Bowling Green is one of the schools giving its players full cost of attendance stipends in the 2015-16 season (photo: Tim Brule).
There have been some rumblings around college hockey about how the ability for schools to provide a stipend beyond a scholarship to cover the full cost of attendance will affect the landscape.
In reality, it’s probably too soon to tell how much of a change that will be, but we’re starting to get a sense of how widespread the utilization will be.
Of the 60 schools playing Division I men’s college hockey this upcoming season, 50 give athletic scholarships that now can be supplemented with the stipend to cover things beyond tuition, books, and room and board.
According to an anonymous survey coordinated earlier this month by Joe Bertagna, the American Hockey Coaches Association executive director and Hockey East commissioner, 22 schools were planning to provide the cost-of-attendance supplement in the 2015-16 season.
That’s just more than the 21 schools that said they weren’t planning to give the aid, while seven hadn’t yet made a final decision.
The gap between what schools provide as a full scholarship and the total cost of attendance has been estimated at between $2,000 and $5,000, with the cost higher at some schools because of differences in cost-of-living and travel expenses. For sports like hockey that also offer partial scholarships, the schools can decide how much of a stipend to give to those who don’t get a full grant-in-aid.
One could view the change as another way to separate the financial haves and have-nots in college hockey. Yet some say it’s not going to be that big of an alteration to what already goes on in the sport, with the bigger schools by and large having more resources than the smaller ones.
Some around college hockey have said it will be a definite recruiting advantage for those who offer the stipend over those who don’t. It’s not hard to imagine that being the case in a recruiting game that already has its unsavory points.
One coach mentioned that there are stories going around of the existence of the stipend at one school being a difference-maker in a player’s recruitment.
The Big Ten and the other “Power 5″ autonomy conferences (Boston College of the ACC and Arizona State of the Pac-12 are the other men’s college hockey schools involved) passed the full-cost-of-attendance measure in January, leaving adoption beyond their borders up to individual conferences.
Last month, the WCHA’s board of directors voted to support the addition of stipends, pushing the decision onto individual schools. The league had the option to limit the amount of money schools can spend on the stipend, which would have impacted the full Division I schools — Bowling Green on the men’s side and Minnesota, North Dakota, Ohio State and Wisconsin on the women’s side. For hockey, they would have been bound by what the WCHA dictated, not what the school’s multi-sport conference said.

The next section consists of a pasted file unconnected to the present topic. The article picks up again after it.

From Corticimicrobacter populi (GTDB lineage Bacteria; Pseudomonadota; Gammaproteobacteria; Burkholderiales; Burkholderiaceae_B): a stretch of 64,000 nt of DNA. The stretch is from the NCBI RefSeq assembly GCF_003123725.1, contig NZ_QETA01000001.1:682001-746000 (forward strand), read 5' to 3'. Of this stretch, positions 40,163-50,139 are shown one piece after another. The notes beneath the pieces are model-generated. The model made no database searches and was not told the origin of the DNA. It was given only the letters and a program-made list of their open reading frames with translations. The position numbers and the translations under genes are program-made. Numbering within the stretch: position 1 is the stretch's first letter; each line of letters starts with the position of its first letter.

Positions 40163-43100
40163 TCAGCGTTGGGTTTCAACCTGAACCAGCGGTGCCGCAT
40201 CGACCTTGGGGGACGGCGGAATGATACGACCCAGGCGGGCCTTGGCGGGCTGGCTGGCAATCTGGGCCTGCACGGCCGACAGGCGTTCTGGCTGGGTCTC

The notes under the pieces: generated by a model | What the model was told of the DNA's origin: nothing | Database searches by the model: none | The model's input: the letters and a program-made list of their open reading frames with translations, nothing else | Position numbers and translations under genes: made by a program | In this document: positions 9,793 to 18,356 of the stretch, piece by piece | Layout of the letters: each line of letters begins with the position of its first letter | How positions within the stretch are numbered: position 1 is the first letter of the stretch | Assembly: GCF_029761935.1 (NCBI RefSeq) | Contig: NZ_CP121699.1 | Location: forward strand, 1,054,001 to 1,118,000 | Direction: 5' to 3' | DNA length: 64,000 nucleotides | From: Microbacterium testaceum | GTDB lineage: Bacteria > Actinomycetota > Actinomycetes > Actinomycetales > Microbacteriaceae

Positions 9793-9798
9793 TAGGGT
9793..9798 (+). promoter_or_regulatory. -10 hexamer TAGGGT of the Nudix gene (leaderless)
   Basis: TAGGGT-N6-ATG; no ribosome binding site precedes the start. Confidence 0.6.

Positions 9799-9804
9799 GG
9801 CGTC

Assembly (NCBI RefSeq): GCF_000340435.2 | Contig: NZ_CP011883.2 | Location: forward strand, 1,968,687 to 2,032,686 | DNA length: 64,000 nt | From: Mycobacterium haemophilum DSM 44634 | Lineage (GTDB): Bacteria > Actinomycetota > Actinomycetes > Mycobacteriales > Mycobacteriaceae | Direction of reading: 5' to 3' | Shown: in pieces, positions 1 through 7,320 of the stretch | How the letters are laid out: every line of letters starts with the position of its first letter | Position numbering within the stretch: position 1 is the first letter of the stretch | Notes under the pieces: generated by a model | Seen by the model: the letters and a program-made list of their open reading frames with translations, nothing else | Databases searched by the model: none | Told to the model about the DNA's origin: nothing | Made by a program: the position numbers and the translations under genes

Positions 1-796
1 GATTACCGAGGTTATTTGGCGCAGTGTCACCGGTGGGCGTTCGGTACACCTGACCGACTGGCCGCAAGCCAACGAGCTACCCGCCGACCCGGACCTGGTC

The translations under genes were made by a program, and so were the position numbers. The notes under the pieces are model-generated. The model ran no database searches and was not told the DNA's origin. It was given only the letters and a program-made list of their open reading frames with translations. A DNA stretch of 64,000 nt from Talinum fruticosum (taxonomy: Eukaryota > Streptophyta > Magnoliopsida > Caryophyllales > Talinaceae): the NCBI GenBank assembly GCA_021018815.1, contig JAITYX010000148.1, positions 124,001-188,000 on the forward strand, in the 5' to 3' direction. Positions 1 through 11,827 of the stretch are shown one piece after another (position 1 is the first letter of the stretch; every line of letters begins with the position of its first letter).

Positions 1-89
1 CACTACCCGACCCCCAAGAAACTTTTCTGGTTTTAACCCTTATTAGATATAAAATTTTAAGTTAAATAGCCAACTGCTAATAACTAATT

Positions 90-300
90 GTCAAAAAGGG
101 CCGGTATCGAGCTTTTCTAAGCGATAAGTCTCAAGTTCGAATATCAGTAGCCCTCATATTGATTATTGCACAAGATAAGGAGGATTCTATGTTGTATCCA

Schools that are mainly in Division II or III but play in Division I for hockey can offer the stipends, and it’s clear from the numbers that some will.
Regardless of division, expect the stipend to be an ongoing cause for fundraising appeals to allow schools to stay on a more level footing with others in recruiting. That’s how Bowling Green put it in a call for renewals for its Falcon Club. The Falcons are one of the schools awarding the stipend this season.
Minnesota State last week announced the first gift toward a private donor campaign directed in part toward funding full cost of attendance scholarships. A spokesperson said the school doesn’t have anyone receiving the stipend this coming season.
Other schools just don’t have the money in their budget. Alaska-Anchorage made it known near the bottom of a press release that mirrored the WCHA’s announcement that it isn’t paying the stipend right away:
At this juncture, the University of Alaska Anchorage will be unable to make any further contributions.
“Due to the current fiscal circumstance of the University of Alaska system, we are unfortunately unable to provide additional Cost of Attendance support to our scholarship Student-Athletes,” said UAA athletic director Keith Hackett. “We will continue to monitor the situation in hopes that we can increase our financial assistance to our Student-Athletes in the future.”
Don’t doubt that there’s some peer pressure involved for schools in offering the stipends. It’s going to be a checkbox for some recruits and families in the process of finding a school, and some teams that don’t have the funds to pay more could get left behind.
The stipends are certain to prove popular for those who previously have had to pay out of their own pocket to fly to and from school. It’s hard to argue that shouldn’t be part of scholarship money.
But how much will it change college hockey? That won’t be fully judged until we see some more concrete results.